Linux Mint 13 Software Manager

Linux Mint 13 MATE and Linux Mint 13 Cinnamon are the latest releases of the main line distribution of Linux Mint, the desktop-centric distribution based on Ubuntu Desktop. MATE is a desktop environment forked from GNOME 2, while Cinnamon is a fork of GNOME (3) Shell.

Both desktop environments aim to satisfy users who refuse to let go of old technology and those who demand new technology, but packaged in a familiar format. And Linux Mint is the first project to make both available to users in separate ISO installation images for 32- and 64-bit architectures.

This article is a review of both editions. If you are familiar with the way distributions are packaged, you should know that aside from the desktop environments, Linux Mint 13 MATE and Linux Mint 13 Cinnamon share almost every other thing in common – same kernel, of course, and the same installer.

While the graphical desktop of Linux Mint gets all the developer-attention with each release, the installer gets nothing. So we are stuck with an installer and an installation process that while simple and easy to use, offers very little in terms of what some consider advanced features.

Those so-called advanced features are RAID, LVM, the Linux Logical Volume Manager, and disk encryption. Though full disk or partition-level disk encryption is not supported, there is an option to enable encryption of the home directory during the user account configuration step. The question that we should be asking about this installer is, when is it going to see any significant feature upgrade? Or will it ever?

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This screen shot shows the Advanced Partitioning Tool window. This is the tool you will be using if you ever intend to install Linux Mint 13 on a custom partitioning scheme, like the one used in this tutorial.
Linux Mint 13 Advanced Partitioning Tool

And this, is the user account configuration step. Encryption of the home folder is disabled by default.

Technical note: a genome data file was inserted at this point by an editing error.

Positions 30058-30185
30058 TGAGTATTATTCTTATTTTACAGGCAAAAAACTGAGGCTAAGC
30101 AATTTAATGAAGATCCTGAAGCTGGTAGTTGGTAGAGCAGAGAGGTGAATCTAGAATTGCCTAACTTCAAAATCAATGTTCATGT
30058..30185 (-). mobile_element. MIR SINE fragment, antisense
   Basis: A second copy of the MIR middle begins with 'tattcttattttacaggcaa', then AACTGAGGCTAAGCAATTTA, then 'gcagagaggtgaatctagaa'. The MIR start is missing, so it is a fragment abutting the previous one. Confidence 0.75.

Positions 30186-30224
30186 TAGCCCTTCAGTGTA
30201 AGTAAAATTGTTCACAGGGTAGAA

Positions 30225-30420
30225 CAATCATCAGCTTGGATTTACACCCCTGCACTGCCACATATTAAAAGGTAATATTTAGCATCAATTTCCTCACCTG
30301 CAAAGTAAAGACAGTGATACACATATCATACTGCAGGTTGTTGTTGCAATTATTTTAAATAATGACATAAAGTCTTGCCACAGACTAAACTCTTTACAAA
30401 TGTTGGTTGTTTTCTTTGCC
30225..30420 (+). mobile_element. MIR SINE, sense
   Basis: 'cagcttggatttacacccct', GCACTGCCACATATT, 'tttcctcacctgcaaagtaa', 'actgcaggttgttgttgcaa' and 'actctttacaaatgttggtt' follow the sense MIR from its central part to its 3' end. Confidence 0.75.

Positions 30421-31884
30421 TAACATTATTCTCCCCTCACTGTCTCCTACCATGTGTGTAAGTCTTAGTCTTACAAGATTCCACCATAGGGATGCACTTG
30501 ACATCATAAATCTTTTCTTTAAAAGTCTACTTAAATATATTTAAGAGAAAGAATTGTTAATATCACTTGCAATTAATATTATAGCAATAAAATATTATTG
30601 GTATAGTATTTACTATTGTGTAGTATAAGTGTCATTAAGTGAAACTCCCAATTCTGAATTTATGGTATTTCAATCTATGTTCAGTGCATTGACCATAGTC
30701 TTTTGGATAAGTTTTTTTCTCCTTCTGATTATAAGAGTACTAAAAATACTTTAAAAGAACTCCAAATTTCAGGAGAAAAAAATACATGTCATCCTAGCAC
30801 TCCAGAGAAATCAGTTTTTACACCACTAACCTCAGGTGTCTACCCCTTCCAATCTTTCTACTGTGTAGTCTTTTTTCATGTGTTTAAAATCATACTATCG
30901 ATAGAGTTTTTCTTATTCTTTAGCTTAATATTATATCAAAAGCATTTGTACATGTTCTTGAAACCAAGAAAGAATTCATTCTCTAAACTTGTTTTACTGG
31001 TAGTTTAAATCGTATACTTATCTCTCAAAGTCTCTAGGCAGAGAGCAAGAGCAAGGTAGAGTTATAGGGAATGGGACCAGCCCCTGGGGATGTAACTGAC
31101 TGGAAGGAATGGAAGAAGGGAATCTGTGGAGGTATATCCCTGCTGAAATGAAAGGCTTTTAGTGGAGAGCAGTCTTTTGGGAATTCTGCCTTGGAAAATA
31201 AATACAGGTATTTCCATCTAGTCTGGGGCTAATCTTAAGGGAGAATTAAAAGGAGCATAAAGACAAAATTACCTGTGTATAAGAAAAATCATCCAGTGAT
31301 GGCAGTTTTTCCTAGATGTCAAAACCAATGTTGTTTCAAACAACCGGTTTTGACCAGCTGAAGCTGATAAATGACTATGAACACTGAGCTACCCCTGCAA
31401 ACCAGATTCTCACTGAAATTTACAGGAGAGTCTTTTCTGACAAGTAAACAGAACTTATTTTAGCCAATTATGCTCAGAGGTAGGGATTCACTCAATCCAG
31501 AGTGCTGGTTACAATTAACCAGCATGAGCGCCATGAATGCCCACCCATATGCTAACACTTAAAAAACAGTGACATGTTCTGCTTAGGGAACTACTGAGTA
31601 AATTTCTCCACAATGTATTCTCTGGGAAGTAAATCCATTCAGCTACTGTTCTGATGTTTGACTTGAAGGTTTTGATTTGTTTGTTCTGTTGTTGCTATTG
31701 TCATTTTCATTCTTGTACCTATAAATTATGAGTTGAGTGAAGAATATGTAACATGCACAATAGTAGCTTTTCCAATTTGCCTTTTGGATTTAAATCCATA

Linux Mint 13 Installer User Account

Aside from the kernel and other core aspects of the distribution, one other aspect that the MATE and Cinnamon editions of Linux Mint 13 have in common, is the display manager. The old one – GDM, the GNOME Display Manager, has been replaced with MDM Display Manager (MDM). So, the new login screen looks like the one in the image below. The default theme looks good, but not as pretty as that of ROSA Marathon/Desktop.
Linux Mint 13 Display Manager

According to the Release Notes, MDM is said to offer “more features than any other Display Manager currently available.” That is one statement that I do not necessarily think is true, because I can see all the features configurable from MDM’s graphical management interface in KDM, the KDE display Manager. Plus, KDM has more and better themes than MDM.
Linux Mint 13 MDM Manager

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MATE Desktop – The MATE desktop is GNOME 2 reborn, so what you get is a familiar look and feel of a GNOME 2 desktop. If you have used previous editions of Linux Mint or any other distribution that used the GNOME 2 desktop environment, there is very little that is new on the MATE edition of Linux Mint 13, other than insignificant changes in the names of a few applications. Out of the box, the desktop still features a bottom panel and mintMenu. Shown below is an image of the desktop with the menu showing the Favorites column.
Linux Mint 13 MATE Menu

All the graphical management applications that we are used to in GNOME 2 are still represented in the Control Center. Same names, same functionalities.
Linux Mint 13 MATE Control Center

MATE is one desktop environment that I do not see a for. What is the point anyway? I know that it was started before Cinnamon, but given that Cinnamon is better is almost all respects, I think the time has come to let go the way of GNOME 2. But that is not likely to happen, as some users will still insist on using it, even as a friend of mine still refuses to let go of her Mac computer running Mac OS 8. Choice!


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20 Responses